By Jeremy Tiers, Director of Admissions Services
It’s late April, and just like last year at this time, a bunch of newsletter readers have reached out looking for advice on how to handle things when their admitted students pick another school.
Seeing as how no admissions counselor is immune to this situation, I thought it would be beneficial to share with you the strategies that I recently recommended to them.
Let me start by reminding you of an important fact. You can do everything better than your competition and still come up short. The reasons why a student chooses another school will vary. Some will be legitimate, and some will come completely out of left field and make absolutely no sense whatsoever.
Anytime you lose a student, though, it’s important to self-evaluate and try to figure out the why behind that student’s decision.
In some cases the why will be something that’s out of your control. But more often than you might think, the answer lies in changing your approach, improving a certain skill set, or correcting a common misstep. Here’s what I mean.
I continue to find that a lot of counselors in 2019 still aren’t consistently asking for the deposit/commitment, don’t know how to ask, or are waiting too long to ask. As a result, one of two things occurs. The counselor at another school gets that student to deposit simply because they ask first. Or, if nobody is helping guide that student and they’re struggling to differentiate between their finalists, they make the safe choice (i.e. the cheapest option, the biggest name, or the school closest to home).
Here are three other common missteps that I want to make sure you avoid:
- There was no discussion about the student’s timeline or how they were going to make their college decision
- There was never a real discussion about cost/paying for college
- There was a lack of communication with the parent(s)
Now let’s talk about how to handle those “no’s.”
1) Don’t overreact and become argumentative with the student (or parent).
2) Congratulate the student on their decision. Professionalism always matters. Word of mouth (i.e. a positive experience even though the student didn’t pick your school) is super important and can help lead to future deposits.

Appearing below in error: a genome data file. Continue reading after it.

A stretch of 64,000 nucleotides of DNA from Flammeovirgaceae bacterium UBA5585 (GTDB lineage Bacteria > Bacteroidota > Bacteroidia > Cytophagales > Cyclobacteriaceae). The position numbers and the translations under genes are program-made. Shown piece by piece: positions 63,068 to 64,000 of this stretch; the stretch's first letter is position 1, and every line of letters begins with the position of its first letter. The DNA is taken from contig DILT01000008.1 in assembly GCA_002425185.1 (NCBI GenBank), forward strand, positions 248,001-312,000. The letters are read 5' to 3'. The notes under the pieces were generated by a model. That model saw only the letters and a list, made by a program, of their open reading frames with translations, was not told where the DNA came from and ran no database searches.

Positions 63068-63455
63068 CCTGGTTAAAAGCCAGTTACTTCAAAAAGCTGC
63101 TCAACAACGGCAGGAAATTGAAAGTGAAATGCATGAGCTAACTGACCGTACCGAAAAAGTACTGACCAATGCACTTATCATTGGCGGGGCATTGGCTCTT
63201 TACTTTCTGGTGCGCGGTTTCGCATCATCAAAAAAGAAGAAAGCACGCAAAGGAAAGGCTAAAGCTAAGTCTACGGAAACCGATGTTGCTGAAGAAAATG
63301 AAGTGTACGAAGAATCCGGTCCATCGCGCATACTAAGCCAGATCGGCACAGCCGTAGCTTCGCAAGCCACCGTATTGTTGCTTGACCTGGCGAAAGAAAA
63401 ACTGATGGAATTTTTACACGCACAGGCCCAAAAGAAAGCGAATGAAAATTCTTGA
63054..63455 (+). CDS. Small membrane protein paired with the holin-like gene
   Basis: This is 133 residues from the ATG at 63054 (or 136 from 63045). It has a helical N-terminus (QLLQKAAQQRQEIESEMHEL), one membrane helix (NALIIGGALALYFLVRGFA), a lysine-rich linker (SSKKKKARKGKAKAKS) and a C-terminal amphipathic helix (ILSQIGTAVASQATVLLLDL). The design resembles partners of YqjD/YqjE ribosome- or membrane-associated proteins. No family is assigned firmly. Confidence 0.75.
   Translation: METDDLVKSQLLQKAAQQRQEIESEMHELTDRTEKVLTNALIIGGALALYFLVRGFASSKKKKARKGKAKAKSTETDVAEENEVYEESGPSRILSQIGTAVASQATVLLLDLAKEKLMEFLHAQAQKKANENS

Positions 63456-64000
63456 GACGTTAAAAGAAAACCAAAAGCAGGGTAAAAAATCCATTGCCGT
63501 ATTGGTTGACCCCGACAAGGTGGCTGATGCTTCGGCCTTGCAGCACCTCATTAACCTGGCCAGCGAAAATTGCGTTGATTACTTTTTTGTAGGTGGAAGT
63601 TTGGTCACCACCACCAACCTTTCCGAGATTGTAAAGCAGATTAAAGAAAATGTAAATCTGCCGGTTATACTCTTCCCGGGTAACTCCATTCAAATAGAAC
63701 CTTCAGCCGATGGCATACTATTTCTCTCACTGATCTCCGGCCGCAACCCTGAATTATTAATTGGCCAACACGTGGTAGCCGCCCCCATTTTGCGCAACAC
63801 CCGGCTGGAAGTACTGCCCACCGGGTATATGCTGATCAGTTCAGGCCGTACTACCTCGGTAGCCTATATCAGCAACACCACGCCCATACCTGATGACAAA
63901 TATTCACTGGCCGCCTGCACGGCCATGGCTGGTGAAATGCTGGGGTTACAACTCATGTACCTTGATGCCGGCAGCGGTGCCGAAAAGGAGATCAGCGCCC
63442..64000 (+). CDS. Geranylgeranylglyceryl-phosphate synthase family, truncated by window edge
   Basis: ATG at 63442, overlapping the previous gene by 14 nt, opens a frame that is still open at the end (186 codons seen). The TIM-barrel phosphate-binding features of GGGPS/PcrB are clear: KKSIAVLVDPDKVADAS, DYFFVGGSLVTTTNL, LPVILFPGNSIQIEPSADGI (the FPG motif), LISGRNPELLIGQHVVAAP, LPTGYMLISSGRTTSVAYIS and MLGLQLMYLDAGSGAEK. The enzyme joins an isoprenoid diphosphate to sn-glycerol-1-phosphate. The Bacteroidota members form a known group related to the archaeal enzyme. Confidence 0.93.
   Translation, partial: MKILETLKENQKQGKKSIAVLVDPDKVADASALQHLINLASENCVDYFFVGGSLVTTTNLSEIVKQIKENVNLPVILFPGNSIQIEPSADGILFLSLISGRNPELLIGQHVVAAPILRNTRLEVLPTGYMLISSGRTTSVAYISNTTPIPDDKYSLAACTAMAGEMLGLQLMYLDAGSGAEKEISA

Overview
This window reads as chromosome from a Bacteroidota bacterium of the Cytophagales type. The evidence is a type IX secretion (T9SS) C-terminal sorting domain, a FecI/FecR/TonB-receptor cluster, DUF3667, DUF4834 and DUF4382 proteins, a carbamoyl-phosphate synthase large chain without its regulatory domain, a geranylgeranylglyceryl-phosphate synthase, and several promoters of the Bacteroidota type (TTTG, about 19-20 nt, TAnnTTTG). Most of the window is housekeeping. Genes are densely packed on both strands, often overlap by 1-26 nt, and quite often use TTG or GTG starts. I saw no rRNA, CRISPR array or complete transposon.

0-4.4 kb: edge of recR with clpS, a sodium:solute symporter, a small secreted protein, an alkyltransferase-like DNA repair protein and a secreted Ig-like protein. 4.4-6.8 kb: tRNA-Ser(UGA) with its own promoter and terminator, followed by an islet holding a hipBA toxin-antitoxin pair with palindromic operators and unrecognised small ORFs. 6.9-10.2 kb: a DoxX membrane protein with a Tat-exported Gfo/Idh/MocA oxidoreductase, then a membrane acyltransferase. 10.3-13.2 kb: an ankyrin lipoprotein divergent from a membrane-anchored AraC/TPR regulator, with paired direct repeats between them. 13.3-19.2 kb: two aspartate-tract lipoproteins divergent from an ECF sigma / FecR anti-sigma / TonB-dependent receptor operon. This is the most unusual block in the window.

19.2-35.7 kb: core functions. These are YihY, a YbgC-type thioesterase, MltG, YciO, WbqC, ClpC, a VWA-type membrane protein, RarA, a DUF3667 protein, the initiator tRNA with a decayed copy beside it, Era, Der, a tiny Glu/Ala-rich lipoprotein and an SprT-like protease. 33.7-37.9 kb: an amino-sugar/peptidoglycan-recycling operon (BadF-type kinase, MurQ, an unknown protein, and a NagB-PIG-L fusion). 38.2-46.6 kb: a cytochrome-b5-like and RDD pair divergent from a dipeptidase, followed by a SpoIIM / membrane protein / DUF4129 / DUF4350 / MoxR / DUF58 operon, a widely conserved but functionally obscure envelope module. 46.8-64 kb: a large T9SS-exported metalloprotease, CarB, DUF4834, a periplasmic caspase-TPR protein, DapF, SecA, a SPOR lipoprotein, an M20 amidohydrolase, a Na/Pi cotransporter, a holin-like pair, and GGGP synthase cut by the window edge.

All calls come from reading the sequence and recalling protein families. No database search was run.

3) Never let rejection get you down. I see this happen a lot with admissions counselors during their first cycle, to the point where some develop a negative attitude and begin dreading future conversations. Always keep in mind they’re not rejecting you personally.
When it comes to figuring out the why behind a student’s decision, it all boils down to what questions you ask.
So, here are six questions you can ask a student right after they tell you they’ve chosen another school. You can ask one, two, or all six.
- What was the number one reason that you chose that school?
- Help me understand why you feel like you fit in better at that school.
- When did you actually know that <Your school’s name> wasn’t the right fit for you?
- What did your parents say about our school and your decision?
- Did our school communicate with you too much, not enough, or just the right amount during your college search?
- Can you tell me one thing that I could have done better to make your college search process less stressful?
Analyzing a recruitment process that ends unsuccessfully can provide incredibly valuable information that will be helpful during the next cycle. I encourage you to make time for this important step.
As you start to think about or plan for this next class, if you’re looking for new ideas or strategies that will help you or your staff communicate more effectively with prospective students and families, I’m happy to help. Just reach out and connect with me, and we’ll see what makes sense to talk about.
Thanks for spending a couple of minutes with me today.